Famous Literature authors
Is writing an internationally acclaimed, bestseller novel in a foreign language a mark of fluency? Following on from my recent post, I thought it would be interesting to list some of the many multilingual writers and novelists who write in other languages. What particularly interests me, is that many of these write in their second or third languages, of which they are often non-native speakers. Perhaps this is an example of what people mean by the word ‘fluent’.
However, there is a great discrepancy between written, spoken and aural fluency, as can be seen even in people who speak only their native language. Would, for example, an established author who writes in English be seen as fluent, when in interviews he stumbles over vocabulary, uses bizarre grammar and pronounces every word with a thick, almost unintelligible foreign accent, while every now and then looking startled and asking the interviewer to repeat the question?
The following ten authors have all made fantastic contributions to the world of literature, in various languages. Regardless of whether or not this qualifies them as ‘fluent’, I find writing in a foreign language an astounding achievement. Not only do you need to have an immaculate knowledge of grammar and vocabulary, but also a thorough understanding of the subtleties of the language that come naturally to native speakers: idiom, diction, word-association, and style. What is even more phenomenal is when these novels, plays, poems and short stories, that are written by foreigners, then turn out to become national and international treasures.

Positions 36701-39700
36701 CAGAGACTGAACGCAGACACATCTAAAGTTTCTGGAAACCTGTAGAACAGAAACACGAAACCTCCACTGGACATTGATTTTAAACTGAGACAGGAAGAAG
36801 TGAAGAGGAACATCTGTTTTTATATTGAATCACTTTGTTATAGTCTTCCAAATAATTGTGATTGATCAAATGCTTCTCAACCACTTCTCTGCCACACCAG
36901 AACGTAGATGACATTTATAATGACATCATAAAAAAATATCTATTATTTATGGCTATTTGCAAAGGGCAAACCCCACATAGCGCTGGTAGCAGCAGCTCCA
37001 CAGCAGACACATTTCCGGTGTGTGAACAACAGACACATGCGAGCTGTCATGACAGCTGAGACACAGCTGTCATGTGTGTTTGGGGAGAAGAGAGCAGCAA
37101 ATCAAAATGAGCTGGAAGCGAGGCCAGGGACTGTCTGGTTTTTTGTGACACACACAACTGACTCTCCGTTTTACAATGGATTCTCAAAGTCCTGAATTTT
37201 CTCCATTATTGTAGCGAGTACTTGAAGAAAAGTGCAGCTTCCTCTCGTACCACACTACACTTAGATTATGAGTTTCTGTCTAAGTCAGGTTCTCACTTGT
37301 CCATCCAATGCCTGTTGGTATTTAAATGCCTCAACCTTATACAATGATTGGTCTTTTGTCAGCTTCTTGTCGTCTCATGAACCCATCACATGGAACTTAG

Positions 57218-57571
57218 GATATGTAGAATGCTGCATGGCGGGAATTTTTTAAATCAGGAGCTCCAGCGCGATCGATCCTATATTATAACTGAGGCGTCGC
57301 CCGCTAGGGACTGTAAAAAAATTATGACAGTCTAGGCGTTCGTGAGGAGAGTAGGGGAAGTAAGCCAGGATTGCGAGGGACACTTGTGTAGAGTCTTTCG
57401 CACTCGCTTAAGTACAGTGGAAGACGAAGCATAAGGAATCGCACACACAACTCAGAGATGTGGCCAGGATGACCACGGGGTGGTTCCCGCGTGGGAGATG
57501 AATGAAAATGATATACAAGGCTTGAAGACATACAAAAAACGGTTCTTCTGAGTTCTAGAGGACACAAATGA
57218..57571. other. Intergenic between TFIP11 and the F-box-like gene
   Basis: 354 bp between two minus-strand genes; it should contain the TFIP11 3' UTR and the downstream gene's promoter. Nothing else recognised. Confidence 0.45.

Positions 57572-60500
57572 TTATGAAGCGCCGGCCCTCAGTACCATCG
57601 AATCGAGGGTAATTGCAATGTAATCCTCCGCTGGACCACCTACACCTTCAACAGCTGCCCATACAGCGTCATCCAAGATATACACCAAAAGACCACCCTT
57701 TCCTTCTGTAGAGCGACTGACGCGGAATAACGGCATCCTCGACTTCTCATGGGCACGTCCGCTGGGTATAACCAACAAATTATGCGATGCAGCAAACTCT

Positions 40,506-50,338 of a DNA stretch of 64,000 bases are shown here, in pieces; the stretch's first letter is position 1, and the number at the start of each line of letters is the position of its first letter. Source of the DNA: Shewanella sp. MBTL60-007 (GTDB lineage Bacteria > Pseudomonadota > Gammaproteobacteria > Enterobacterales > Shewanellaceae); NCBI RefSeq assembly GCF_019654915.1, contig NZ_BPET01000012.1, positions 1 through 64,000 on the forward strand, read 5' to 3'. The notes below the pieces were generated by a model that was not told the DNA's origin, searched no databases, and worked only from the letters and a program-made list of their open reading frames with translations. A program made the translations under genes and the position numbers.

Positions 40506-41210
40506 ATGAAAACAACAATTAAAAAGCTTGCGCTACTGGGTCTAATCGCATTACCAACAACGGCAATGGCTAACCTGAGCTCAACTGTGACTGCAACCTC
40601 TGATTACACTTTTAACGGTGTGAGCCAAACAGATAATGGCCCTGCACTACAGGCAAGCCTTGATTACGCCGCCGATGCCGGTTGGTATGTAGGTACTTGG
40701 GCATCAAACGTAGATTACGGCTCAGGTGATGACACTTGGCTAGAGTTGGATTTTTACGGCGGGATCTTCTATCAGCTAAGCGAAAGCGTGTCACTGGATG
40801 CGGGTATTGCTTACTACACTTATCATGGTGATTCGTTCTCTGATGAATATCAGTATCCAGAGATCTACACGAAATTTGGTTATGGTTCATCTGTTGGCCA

1. Vladimir Nabokov (1899-1977)
One of the most famous writers of all time, Nabokov was a Russian novelist who emigrated with his family after the Bolshevik Revolution in 1919. Settling first in England, he studied Zoology, then Slavic and Romance Languages at Trinity College, Cambridge, before following his family to Berlin in 1922. He lived and worked in Germany for 15 years, then spent three years in France, before fleeing to the United States in 1940, to escape the advance of Nazi troops.